book by Emily Rapp
annotation by Wendy M. Fontaine
Emily Rapp was born with a genetic disorder that left one leg shorter than the other. At just four years old, doctors removed her left foot, setting her on a long, arduous path of learning how to deal with the pain, shame and confusion of physical disability.
After the surgery, she was fitted with a wooden leg. As she grew and became a more active child, the length of the artificial limb often needed to be changed, leaving Rapp in a constant state of readjusting to the sight, feel and function of her prosthesis.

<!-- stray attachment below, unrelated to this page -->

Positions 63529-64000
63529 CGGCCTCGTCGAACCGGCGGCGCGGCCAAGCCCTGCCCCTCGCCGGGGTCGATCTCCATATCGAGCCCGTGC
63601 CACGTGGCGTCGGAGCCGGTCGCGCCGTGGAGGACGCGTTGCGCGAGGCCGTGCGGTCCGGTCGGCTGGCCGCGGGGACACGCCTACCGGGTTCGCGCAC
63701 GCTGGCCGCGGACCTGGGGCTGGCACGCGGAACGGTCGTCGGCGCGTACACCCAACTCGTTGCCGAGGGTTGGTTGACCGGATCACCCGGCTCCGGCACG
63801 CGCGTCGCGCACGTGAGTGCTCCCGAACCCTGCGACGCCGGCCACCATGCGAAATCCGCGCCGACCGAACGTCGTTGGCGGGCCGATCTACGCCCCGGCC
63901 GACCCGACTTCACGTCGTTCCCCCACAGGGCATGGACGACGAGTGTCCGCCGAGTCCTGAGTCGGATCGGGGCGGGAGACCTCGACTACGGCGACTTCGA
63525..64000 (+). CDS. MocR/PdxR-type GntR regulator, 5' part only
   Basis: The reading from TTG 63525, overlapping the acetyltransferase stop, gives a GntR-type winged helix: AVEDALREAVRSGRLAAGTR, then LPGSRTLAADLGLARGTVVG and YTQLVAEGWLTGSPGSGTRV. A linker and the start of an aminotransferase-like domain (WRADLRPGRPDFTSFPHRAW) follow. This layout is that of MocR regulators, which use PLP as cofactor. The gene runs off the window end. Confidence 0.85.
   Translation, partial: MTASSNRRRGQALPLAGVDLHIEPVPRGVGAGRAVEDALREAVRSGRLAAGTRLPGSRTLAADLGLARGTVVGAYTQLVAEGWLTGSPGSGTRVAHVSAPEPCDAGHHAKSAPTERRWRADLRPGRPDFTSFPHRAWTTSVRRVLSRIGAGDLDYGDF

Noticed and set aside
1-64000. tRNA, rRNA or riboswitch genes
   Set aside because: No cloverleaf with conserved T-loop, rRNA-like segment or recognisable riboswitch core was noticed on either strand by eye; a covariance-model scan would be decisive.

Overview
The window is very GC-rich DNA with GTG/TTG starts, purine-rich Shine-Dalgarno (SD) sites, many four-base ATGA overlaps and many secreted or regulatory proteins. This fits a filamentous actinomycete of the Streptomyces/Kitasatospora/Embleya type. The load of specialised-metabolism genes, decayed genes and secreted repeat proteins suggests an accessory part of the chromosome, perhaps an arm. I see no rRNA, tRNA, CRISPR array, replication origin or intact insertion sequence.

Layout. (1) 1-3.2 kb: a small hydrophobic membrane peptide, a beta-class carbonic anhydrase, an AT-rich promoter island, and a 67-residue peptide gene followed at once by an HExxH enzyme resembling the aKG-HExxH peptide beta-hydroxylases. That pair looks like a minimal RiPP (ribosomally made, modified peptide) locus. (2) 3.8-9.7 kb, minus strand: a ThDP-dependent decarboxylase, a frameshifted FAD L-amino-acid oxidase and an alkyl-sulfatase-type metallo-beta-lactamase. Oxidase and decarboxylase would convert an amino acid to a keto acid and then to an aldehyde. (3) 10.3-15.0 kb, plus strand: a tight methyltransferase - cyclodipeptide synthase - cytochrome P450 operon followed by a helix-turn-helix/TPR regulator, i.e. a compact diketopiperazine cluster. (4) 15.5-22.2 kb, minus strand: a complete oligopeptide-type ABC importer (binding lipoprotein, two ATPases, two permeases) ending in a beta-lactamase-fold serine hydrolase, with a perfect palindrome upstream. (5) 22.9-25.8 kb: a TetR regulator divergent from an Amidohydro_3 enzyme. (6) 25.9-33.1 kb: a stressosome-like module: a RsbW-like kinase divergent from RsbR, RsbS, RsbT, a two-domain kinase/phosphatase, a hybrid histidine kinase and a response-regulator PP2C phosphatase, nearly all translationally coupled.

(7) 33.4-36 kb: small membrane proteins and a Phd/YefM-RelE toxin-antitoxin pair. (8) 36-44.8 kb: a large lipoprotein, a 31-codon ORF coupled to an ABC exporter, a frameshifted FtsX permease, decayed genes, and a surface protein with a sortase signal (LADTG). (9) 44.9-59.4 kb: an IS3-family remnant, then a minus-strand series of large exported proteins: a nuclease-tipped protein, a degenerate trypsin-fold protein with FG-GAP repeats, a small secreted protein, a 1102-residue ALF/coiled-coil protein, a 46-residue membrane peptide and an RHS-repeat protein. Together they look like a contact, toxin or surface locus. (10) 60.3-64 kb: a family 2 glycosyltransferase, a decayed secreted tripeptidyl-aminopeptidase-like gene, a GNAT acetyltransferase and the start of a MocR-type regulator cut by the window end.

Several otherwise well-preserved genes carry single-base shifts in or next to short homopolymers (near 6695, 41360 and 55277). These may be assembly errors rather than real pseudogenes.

When Rapp was six, she became the poster child for the March of Dimes in her home state of Wyoming, a title that helped, for better and for worse, establish her early identity.
Her book, Poster Child, is an honest telling of the personal and emotional ordeal of growing up as a disabled woman in a world obsessed with physical perfection.
In the beginning of the book, she is a child who craves the attention that comes with being a poster child, being different and special. However, the rest of her story is about rejecting that special attention, overcompensating for disability, and struggling to feel normal and desirable a woman.
This is where the key to Rapp’s memoir lies. While not every woman is missing a limb, or even has a physical disability, most women can relate to the struggle of negative self image and the uncomfortable shame of hating their own bodies. Continue reading